Many ageing Singaporeans are risking irreversible loss of vision from glaucoma, diabetic retinopathy, and age-related maculopathy ("Many diabetics at risk of going blind" and "Educate the elderly on need for regular eye checks: Gan"; both published on Sunday).
Loss of vision can be prevented if such eye conditions are picked up early, during routine eye examinations.
The Optometrists and Opticians Act requires optometrists to check for ocular abnormalities, such as glaucoma, cataracts, macular degeneration and diabetic retinopathy.
This thorough eye exam is done each time a patient goes to an optometric practice to make a pair of spectacles (if they have not had a yearly eye exam).
Optometric practices are located all over Singapore, and operate seven days a week and after office hours. They are easily accessible, and waiting time is much shorter, as compared with polyclinics and hospitals. Any ocular abnormalities that require treatment will be referred to an ophthalmologist.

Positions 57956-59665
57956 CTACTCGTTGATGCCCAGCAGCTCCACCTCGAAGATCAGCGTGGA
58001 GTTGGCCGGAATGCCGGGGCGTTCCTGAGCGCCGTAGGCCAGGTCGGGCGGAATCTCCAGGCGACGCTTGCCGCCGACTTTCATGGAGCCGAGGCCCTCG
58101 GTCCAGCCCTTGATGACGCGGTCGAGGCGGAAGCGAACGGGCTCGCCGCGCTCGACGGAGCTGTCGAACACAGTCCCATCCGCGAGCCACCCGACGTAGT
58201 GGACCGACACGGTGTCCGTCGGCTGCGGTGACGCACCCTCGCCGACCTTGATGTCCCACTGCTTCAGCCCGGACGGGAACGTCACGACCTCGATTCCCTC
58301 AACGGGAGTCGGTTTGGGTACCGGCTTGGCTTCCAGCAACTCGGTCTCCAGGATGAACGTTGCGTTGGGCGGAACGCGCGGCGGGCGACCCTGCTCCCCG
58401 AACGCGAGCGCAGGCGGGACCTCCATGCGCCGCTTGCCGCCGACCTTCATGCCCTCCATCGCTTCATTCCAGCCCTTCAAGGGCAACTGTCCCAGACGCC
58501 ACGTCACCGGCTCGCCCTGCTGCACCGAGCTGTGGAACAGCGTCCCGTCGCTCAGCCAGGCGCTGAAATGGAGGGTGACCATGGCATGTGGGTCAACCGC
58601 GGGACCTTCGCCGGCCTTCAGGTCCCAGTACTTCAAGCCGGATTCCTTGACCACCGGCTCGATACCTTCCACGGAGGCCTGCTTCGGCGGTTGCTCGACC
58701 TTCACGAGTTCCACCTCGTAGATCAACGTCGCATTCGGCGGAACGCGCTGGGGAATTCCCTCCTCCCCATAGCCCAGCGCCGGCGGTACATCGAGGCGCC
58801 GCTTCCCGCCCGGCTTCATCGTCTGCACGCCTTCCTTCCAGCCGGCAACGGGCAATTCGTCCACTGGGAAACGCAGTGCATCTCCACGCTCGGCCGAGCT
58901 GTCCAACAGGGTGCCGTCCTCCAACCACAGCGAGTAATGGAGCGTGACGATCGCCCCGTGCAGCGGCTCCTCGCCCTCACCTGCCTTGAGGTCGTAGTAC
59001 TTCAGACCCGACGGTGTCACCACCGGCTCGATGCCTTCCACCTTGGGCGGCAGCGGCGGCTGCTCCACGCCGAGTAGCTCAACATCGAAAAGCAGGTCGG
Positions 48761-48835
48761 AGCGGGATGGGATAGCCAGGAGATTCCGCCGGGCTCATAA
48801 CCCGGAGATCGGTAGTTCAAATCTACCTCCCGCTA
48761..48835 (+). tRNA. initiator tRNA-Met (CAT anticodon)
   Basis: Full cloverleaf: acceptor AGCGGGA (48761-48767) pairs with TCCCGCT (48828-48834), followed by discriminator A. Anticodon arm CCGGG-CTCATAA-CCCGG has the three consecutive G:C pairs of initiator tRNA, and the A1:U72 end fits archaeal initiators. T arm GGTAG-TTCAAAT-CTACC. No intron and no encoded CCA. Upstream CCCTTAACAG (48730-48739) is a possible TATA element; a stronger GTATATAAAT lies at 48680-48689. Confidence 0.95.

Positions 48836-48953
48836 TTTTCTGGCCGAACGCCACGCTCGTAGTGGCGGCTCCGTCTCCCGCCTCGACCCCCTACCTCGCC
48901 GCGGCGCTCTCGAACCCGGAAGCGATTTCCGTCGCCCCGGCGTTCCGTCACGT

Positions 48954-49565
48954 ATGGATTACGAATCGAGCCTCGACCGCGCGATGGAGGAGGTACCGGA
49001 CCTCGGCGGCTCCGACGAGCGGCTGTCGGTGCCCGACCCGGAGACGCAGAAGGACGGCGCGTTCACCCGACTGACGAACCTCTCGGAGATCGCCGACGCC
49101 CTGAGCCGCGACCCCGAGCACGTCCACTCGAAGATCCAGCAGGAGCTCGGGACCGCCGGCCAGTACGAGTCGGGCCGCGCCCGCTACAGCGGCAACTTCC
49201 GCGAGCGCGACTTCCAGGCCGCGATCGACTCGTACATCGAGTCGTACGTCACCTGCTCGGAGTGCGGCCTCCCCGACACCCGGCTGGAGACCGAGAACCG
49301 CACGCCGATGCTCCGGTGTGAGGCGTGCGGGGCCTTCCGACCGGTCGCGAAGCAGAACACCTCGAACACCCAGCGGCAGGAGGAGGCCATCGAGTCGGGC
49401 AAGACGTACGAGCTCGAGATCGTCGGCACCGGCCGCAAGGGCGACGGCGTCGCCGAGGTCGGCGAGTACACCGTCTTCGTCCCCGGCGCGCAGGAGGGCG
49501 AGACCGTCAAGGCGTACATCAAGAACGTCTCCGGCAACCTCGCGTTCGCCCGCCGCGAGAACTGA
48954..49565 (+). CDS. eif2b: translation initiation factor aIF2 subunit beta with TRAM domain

Optometrists are given this important role of performing primary eye care. However, we are currently not allowed to use diagnostic agents that dilate the pupils to provide a more comprehensive view of the retina.
Optometrists in many developed countries have been using these dilating eye drops safely, and helping to detect eye problems earlier and referring patients for timely treatment.
We are a group of well-trained professionals who play an important role in primary eye care in Singapore.
I urge the Ministry of Health to expedite the implementation of diagnostic agents by optometrists, so that we can effectively partner ophthalmologists in preventing the loss of sight in our ageing population.
Koh Liang Hwee (Dr)
Singapore Optometric Association
This article was first published on May 27, 2015.
Get a copy of The Straits Times or go to straitstimes.com for more stories.